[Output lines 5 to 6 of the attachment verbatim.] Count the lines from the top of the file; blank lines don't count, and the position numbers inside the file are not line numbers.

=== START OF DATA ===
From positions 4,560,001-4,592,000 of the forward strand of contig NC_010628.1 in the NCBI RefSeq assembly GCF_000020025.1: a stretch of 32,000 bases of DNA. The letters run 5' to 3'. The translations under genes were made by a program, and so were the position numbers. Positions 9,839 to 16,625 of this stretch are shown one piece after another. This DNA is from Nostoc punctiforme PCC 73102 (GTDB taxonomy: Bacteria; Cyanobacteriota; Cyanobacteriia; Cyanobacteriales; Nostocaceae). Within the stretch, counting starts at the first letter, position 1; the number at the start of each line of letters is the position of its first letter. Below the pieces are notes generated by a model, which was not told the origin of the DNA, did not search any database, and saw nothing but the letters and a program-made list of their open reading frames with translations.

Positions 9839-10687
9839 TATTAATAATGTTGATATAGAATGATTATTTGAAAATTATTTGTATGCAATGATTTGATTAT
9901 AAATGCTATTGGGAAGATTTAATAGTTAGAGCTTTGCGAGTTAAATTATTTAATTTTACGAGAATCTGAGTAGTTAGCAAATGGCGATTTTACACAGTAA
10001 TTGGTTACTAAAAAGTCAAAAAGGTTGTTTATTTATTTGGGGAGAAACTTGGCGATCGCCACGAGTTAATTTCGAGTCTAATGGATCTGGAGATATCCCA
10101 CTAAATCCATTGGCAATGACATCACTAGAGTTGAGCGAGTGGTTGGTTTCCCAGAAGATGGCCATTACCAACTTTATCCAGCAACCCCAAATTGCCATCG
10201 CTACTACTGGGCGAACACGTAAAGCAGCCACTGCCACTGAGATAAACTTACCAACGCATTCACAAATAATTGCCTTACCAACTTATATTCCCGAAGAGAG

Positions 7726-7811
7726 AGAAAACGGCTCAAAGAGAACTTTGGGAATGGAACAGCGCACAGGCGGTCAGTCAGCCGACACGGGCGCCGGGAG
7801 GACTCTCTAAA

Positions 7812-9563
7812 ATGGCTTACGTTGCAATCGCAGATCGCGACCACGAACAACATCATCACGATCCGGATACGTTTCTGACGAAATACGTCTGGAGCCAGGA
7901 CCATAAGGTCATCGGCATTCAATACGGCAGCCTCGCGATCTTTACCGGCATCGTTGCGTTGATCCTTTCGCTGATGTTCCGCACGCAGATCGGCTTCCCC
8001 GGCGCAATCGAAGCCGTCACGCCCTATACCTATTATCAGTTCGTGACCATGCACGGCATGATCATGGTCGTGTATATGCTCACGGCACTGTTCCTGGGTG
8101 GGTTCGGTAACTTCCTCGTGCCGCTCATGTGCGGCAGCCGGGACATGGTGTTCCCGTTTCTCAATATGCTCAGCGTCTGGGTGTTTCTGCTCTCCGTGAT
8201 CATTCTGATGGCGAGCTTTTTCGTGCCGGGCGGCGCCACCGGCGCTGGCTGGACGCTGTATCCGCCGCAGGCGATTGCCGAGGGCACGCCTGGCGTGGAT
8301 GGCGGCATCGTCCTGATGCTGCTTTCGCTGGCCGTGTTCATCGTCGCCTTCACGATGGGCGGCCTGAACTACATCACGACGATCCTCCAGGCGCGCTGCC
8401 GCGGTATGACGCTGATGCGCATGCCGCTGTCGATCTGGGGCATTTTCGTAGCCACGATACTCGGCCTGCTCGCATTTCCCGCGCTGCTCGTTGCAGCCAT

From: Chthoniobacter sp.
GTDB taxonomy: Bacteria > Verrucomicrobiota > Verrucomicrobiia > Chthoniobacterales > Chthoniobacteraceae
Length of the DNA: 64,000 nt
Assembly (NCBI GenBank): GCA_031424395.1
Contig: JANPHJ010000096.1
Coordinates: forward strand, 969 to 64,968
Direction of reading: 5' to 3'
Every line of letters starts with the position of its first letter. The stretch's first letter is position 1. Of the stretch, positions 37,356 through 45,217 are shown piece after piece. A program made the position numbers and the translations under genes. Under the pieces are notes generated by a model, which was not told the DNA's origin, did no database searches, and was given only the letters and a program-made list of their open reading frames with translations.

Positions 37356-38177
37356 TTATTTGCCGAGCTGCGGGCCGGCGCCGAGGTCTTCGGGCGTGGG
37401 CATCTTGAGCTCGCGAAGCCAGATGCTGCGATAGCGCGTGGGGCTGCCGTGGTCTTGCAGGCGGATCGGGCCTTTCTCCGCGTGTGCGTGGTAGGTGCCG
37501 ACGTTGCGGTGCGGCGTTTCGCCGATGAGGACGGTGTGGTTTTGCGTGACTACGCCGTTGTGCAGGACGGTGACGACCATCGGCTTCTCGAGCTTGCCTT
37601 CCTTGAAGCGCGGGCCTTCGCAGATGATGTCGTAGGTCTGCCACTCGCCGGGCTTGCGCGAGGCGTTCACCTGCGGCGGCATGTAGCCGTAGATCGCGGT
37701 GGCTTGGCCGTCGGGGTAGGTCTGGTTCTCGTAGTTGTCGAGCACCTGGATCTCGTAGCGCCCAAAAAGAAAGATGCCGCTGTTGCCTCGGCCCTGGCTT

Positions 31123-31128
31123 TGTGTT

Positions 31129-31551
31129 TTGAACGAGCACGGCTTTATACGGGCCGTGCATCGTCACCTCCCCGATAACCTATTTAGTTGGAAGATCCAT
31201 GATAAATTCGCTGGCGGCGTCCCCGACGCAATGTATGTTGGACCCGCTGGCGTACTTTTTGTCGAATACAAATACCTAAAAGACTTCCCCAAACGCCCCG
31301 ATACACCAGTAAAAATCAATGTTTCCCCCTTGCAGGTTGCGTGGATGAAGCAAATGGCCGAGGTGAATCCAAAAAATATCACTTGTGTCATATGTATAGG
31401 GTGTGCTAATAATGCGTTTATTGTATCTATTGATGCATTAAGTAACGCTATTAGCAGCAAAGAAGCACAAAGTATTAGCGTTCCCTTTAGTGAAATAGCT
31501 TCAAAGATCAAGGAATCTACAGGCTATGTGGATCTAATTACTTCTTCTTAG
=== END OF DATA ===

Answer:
10001 TTGGTTACTAAAAAGTCAAAAAGGTTGTTTATTTATTTGGGGAGAAACTTGGCGATCGCCACGAGTTAATTTCGAGTCTAATGGATCTGGAGATATCCCA
10101 CTAAATCCATTGGCAATGACATCACTAGAGTTGAGCGAGTGGTTGGTTTCCCAGAAGATGGCCATTACCAACTTTATCCAGCAACCCCAAATTGCCATCG